Expat Life Shanghai Metro: When Every Day Is Black Friday


Shanghai Metro is part of the TPOL in Shanghai Trip Report.

If you’re sick of “DiDi” (China’s replacement of Uber), and want a more efficient way of getting around Shanghai, take the metro. Sure, you will stick out when you use coins to pay for your ticket instead of WePay (see Without Technology TPOL’s the Creepy Old Guy in Shanghai), but it’s worth the embarrassment.

What you need to learn to maneuver around is the mass of people who do not share Western concepts of personal space. If you ride the metro during rush hour, you have two choices: get pushed around or become an enforcer. After being bumped repeatedly, it is understandable to become the latter. It’s also a necessity. The weak get left behind and the strong get ahead.

This jostling doesn’t end on the way to the train. It is also required to get on it. In China, riders line up on the edge of the platform. If there is any room between you and the train, someone will step in front of you. Westerners may call this “cutting,” but in China it is normal.

When the doors open, the silliest thing happens. The people looking to board are so anxious to get on that they don’t wait for those needing to exit to get off. Instead, there’s a human traffic jam that is cured when an enforcer steamrolls the group in one direction or the other.

Once on the train, be prepared to be knocked down by a rider who, despite taking the metro presumably countless times, is still taken by surprise by the initial movement of the train. Without fail, station after station, someone stumbles sideways and lets out a gasp of surprise whenever the train goes forward.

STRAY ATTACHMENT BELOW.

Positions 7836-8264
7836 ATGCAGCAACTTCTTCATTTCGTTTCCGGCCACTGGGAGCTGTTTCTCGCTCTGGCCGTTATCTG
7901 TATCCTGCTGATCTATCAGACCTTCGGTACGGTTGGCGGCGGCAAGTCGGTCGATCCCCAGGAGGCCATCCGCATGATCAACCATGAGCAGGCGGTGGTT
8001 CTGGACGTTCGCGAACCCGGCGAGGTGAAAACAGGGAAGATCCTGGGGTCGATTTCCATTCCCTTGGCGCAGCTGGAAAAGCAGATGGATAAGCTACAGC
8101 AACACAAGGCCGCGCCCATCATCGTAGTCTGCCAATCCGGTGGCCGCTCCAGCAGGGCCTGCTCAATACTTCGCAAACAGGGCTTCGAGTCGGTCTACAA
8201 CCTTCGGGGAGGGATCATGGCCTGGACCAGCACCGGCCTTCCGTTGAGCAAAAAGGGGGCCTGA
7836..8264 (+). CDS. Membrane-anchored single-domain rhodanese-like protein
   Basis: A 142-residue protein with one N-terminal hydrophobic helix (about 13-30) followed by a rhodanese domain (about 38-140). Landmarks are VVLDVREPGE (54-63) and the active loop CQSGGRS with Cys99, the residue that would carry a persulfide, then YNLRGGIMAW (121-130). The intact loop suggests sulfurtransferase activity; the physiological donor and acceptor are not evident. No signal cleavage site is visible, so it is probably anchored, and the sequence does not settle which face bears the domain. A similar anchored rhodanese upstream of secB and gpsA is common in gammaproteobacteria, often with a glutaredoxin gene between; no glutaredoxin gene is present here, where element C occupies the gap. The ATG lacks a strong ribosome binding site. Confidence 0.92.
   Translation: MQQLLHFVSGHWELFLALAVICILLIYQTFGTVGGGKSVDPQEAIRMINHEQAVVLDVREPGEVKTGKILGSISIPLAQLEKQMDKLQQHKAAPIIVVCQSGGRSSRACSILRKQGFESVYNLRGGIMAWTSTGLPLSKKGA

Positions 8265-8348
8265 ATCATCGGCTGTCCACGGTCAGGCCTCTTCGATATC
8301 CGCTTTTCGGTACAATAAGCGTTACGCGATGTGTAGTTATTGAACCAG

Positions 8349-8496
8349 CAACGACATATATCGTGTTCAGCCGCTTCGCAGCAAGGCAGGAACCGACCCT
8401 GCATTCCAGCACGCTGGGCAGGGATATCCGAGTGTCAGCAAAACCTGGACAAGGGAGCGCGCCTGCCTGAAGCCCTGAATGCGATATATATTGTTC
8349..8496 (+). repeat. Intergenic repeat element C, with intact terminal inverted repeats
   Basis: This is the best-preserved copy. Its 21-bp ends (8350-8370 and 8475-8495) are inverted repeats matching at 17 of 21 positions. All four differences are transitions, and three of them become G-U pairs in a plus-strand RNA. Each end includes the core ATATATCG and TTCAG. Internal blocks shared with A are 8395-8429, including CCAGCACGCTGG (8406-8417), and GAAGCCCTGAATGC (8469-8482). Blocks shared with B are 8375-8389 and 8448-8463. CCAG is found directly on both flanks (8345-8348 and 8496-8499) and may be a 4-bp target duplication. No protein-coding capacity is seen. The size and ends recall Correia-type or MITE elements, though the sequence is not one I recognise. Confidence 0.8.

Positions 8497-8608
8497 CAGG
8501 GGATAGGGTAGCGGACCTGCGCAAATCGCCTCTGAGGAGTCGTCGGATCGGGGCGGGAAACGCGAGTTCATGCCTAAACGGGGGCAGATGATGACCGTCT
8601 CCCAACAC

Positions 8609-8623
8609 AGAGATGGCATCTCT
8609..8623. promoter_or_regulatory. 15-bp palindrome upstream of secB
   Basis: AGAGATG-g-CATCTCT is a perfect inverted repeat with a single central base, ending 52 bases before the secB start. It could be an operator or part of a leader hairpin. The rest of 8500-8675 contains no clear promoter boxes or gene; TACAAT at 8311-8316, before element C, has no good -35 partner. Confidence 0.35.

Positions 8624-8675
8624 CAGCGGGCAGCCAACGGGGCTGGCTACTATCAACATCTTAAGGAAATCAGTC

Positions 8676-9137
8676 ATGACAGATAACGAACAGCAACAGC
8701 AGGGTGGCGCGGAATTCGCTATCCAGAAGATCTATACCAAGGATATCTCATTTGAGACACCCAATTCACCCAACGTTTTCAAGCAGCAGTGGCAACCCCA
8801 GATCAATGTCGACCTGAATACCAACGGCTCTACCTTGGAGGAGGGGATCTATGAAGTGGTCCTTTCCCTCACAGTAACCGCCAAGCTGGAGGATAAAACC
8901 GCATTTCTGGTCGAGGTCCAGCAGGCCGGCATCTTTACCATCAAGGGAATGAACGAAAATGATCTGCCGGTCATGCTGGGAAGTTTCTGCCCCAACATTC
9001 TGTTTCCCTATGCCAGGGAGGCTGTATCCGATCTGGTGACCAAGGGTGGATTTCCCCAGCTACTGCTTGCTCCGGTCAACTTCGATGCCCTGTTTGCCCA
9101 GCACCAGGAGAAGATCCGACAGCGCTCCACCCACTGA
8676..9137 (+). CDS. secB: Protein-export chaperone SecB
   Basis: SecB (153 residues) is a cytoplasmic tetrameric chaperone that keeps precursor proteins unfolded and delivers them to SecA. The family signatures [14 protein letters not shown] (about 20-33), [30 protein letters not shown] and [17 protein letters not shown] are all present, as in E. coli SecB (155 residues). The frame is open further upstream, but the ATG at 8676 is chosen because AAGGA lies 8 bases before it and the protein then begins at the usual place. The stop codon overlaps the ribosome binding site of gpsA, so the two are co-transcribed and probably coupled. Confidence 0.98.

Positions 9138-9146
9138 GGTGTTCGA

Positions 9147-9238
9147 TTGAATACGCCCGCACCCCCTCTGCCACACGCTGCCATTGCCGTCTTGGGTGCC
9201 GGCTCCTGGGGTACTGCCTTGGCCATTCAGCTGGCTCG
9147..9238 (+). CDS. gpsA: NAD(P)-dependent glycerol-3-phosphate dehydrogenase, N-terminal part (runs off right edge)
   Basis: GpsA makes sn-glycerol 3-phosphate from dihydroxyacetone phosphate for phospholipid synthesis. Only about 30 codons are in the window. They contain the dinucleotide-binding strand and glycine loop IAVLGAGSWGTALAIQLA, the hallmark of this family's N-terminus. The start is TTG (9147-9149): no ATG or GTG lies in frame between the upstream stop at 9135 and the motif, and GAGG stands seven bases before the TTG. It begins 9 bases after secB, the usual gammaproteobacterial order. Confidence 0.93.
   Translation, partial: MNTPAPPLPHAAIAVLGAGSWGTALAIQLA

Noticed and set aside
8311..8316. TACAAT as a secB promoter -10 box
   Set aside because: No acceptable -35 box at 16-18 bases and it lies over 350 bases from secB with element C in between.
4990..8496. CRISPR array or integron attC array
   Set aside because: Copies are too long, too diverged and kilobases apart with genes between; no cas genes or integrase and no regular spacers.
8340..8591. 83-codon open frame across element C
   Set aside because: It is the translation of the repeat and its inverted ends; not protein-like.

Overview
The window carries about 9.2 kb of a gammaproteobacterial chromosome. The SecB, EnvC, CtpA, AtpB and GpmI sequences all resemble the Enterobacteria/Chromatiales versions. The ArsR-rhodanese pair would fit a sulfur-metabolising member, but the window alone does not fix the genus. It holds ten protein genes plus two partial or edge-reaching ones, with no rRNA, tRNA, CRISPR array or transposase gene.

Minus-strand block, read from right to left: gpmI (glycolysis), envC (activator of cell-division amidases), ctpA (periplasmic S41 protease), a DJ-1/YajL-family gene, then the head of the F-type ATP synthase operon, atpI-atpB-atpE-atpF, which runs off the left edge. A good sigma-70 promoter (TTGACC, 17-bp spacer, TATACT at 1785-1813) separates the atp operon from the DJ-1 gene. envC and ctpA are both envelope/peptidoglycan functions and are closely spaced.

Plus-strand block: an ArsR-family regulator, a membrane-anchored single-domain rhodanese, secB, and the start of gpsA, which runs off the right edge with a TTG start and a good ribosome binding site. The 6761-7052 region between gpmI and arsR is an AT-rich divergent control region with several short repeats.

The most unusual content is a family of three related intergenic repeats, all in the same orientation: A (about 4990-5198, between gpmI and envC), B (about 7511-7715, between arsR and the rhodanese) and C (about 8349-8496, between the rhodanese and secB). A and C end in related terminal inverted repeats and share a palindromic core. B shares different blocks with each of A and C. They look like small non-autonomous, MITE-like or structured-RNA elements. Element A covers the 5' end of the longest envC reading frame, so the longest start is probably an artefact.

To get off the train, you must continue to be an enforcer. Saying “excuse me” in English or Mandarin will only get you to the next train station.


Shanghai has a great metro system, but it’s not for the passive person.

Feet on the left have the right idea. Nobody follows “mind the gap” regardless if the directions are in Mandarin or English.


  1. “Didi”, the app, is not a direct translation of little brother. 滴滴 is an onomatopoeia of the beep sound. Although, Didi 弟弟 means little brother.

      • Imo that English direction might be open to your interpretation, but the Chinese is not. It literally means “please be careful of the gap”. “The gap” therefore could only mean the gap between the platform and the train.

        You can also look at the positioning of that message. Does it make more sense to alert people of the platform gap near the platform gap?

        No, that message does not mean “please be considerate and keep a distance from another”.

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